More than twice as many economists in the Economic Society of Australia poll picked “climate and the environment” as the most important election issue as picked housing, health, tax, or education.
Almost half of The Conversation’s panel of top economists support cutting Australia’s budget deficit. But many lament the bigger deficit they expect on budget night: a vision for beyond the election.
One third of the economists surveyed say Australia’s migration target should be lifted to 190,000 per year. Another third say 190,000 is not enough.
The 55 leading economists surveyed by the Economic Society see few signs of Australia aping the US, where inflation has surged to its highest level in 30 years.
Australia’s top economists say Australia can’t “free-ride”, allowing others to cut emissions while it gets the benefits.
Some of the 60 economists surveyed thought cash incentives and lotteries should be held in reserve as a last resort — but two-thirds thought they shouldn’t be used at all.
Only five of the 56 economists surveyed believed lower immigration would boost wage growth. The rest backed measures to lift productivity and investment and changes that boosted the power of unions.
Eight in ten of these surveyed by the Economic Society of Australia say it’s the role of government to smooth the transition.
Only three of the 56 economists surveyed gave the budget an ‘A’, but 41% gave it either an A or a B.
47 of the 60 leading economists surveyed by the Economic Society and The Conversation back the Treasurer’s decision to aim for an unemployment rate of less than 5%.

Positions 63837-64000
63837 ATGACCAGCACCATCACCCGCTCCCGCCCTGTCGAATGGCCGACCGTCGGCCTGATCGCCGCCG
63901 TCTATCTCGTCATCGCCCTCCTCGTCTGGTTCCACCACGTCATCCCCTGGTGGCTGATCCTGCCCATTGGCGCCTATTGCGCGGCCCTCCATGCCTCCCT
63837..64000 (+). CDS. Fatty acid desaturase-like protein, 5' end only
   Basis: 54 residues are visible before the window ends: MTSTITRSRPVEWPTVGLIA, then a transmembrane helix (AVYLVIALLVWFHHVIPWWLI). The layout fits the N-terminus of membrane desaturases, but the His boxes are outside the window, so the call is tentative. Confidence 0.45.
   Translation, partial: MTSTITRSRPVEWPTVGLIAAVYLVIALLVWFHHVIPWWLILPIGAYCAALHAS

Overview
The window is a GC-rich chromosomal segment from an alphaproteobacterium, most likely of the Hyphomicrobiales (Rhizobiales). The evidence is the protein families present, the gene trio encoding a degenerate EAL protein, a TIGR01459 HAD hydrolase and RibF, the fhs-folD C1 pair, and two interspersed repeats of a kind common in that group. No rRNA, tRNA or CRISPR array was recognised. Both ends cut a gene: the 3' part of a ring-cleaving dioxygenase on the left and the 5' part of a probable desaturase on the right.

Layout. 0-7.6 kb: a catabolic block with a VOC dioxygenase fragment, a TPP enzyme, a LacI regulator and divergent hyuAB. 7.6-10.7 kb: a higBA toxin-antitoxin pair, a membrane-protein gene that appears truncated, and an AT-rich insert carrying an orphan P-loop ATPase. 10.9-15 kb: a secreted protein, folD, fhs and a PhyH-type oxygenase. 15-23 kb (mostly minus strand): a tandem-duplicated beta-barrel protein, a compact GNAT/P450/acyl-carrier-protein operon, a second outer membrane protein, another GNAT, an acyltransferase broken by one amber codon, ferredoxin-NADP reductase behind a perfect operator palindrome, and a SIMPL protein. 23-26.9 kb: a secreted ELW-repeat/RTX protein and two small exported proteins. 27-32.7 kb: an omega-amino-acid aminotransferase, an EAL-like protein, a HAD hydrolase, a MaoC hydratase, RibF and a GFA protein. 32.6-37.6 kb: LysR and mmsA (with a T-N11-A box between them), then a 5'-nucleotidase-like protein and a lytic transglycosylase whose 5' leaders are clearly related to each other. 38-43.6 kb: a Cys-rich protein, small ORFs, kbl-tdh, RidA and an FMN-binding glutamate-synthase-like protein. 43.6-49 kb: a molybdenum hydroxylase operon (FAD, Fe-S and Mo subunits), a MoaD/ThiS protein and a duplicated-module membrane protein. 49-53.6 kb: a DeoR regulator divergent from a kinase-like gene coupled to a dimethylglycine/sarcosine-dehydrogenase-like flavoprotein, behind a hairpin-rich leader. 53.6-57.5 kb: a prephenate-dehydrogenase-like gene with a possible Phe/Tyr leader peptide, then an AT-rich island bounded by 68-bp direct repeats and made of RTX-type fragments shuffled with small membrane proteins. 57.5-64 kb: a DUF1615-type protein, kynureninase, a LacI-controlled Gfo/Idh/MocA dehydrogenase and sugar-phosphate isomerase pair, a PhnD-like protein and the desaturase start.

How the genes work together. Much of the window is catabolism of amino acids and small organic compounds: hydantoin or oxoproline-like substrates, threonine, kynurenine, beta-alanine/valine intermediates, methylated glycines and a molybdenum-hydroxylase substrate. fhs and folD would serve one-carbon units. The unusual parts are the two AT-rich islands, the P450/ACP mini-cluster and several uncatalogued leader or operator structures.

Two-thirds of those surveyed want it linked to wages.
Asked to grade the budget A to F, none give it an E or an F, but only two give it an A. Most think it passed or barely passed, and there’s a lot they would like improved.
More than half back a permanent boost to JobSeeker. Only one in five want to bring forward tax cuts.
Only 13 of the 44 economists surveyed want them to proceed as planned.
44 of the 50 leading economists surveyed by Economic Society and The Conversation back running up more debt to support the economy. Only three do not.
A freeze in the minimum wage would make it easier for stressed employers to hang onto their workers says a bare majority of experts surveyed by the Economic Society and The Conversation.
The economists who support the use of social distancing measures to slow the spread of COVID-19 are not only in the majority, they are also more certain of their opinions than those who do not.
There’s a move to have economists acredited, like dentists. But it doesn’t have much support yet.
There are things we can do, but the Economic Society’s poll finds that not all of them are part of the traditional economists’ toolkit.
A panel of leading economists has given its majority verdict on Alan Finkel’s proposed Clean Energy Target: it may not be the best possible emissions policy, but we should get on with it anyway.